In the early aughts, a wave of Canadian corporations sought to convert their businesses into income trusts because income trusts were not, at the time, required to pay income tax.
Then Finance Minister Jim Flaherty told reporters that the trend caused him “growing concern,” estimating that the wave of new income trusts had cost the federal government at least $500 million in tax revenues in 2006 alone.
The department of finance cracked down on income trusts in the 2007 budget, announcing new measures to tax income trusts at the standard corporate rate, but made an exception for REITs.
In the decade since, REITs have become a powerful force in Canada’s rental market. Martine August, a professor at the University of Waterloo’s School of Planning, has found in her research that REITs went from owning zero rental units in 1996 to nearly 165,000 suites in 2017 — representing 10 per cent of Canada’s multi-family housing stock.
In just six years, between 2011 and 2017, the top 20 largest corporate landlords in Canada expanded their proportion of apartment suite ownership from 15.8 to 20 per cent — an increase that vastly outpaces the number of newly-built apartments, according to August.
The analysis from Canadians for Tax Fairness comes on the heels of the 2022-23 federal budget, which promised to review how corporate homeowners are affecting Canada’s expensive real estate market.
Along with new rules on house-flipping and foreign buyers, the department of finance has said it will consider “potential changes to the tax treatment” of large corporate players, like REITs, that invest heavily in residential real estate.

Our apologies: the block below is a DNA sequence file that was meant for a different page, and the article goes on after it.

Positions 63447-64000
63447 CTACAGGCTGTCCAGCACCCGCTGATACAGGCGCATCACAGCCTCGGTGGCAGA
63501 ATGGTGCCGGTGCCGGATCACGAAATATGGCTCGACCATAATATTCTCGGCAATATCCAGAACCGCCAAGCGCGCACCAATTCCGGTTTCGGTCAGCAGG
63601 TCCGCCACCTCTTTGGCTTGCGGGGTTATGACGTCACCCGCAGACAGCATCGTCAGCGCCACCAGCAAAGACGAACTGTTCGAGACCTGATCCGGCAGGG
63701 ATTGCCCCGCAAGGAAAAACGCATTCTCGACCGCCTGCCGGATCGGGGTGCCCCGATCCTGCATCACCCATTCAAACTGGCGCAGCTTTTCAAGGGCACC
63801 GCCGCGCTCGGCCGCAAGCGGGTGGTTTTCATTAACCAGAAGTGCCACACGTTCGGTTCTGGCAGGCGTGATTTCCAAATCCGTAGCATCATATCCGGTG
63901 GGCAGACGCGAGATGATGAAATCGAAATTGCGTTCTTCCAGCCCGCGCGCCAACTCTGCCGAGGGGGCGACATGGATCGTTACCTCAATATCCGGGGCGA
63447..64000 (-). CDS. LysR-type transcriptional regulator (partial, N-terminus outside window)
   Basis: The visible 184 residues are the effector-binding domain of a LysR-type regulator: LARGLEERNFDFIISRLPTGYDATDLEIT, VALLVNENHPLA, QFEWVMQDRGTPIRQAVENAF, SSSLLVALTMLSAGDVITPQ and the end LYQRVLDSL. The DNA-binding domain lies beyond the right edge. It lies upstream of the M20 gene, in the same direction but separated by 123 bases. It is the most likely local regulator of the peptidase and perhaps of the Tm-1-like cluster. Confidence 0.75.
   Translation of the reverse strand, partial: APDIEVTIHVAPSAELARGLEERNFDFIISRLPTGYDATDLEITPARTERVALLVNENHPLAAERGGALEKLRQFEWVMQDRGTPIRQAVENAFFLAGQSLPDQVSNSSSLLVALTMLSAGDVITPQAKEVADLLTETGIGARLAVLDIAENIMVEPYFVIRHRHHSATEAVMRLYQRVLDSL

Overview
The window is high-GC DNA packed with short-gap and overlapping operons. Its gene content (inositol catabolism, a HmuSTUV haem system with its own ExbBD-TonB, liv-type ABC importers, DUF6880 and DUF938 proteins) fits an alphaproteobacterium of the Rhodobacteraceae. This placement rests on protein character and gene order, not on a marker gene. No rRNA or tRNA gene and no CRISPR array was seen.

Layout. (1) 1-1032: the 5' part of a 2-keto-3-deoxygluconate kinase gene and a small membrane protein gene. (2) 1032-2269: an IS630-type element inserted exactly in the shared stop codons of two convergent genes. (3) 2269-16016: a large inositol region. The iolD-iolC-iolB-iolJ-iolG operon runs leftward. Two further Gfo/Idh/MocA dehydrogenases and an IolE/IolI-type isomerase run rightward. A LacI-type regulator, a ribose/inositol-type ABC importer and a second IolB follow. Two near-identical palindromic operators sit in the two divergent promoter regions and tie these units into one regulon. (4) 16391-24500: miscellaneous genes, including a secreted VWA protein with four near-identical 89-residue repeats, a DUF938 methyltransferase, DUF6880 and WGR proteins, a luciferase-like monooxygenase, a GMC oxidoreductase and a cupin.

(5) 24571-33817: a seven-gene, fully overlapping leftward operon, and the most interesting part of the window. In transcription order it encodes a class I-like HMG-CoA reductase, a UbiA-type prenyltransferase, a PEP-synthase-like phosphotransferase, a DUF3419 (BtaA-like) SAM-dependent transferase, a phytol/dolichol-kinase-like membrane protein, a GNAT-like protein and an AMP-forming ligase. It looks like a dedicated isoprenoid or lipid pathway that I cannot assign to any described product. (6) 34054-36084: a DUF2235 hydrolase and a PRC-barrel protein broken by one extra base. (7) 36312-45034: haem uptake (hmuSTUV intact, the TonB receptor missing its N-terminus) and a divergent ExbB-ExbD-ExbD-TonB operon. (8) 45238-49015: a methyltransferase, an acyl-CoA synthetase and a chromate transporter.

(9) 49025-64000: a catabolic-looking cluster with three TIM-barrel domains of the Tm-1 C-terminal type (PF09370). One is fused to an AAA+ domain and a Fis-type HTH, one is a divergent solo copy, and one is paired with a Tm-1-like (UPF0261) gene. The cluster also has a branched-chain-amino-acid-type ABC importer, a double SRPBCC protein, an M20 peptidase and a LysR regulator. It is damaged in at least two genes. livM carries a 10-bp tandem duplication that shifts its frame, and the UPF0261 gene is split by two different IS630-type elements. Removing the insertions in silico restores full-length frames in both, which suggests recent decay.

While not naming them in the budget, the Liberals first pointed to REITs’ tax treatment in their 2021 election platform, arguing that “large corporate owners of residential properties such as (REITs) are amassing increasingly large portfolios of Canadian rental housing, making your rent more expensive.”
In his mandate letters to the ministers of finance and housing, issued in December, Prime Minister Justin Trudeau said he was interested in reviewing and possibly reforming the tax structure for REITs, “to tackle the financialization of the housing market by the end of 2023.”
In a statement to the Star, the department of finance reiterated its intention to examine potential changes to the tax treatment of REITs.
“Houses should be for Canadians to use as homes, rather than as commodities to be traded, and we will make sure that they are being used for this purpose,” said government spokesperson Adrienne Vaupshas.
But Ottawa will likely face ardent pushback from the private sector if it chooses to impose new tax measures on REITs.
Ending REITs’ tax-free treatment would hurt shareholders and stymie investment in the housing sector, said Kenney.
“If we want to see more rental housing in Canada, do you really think that punitive taxation is going to bring more investment?” Kenney said.
Article by Jacob Lorinc for the Toronto Star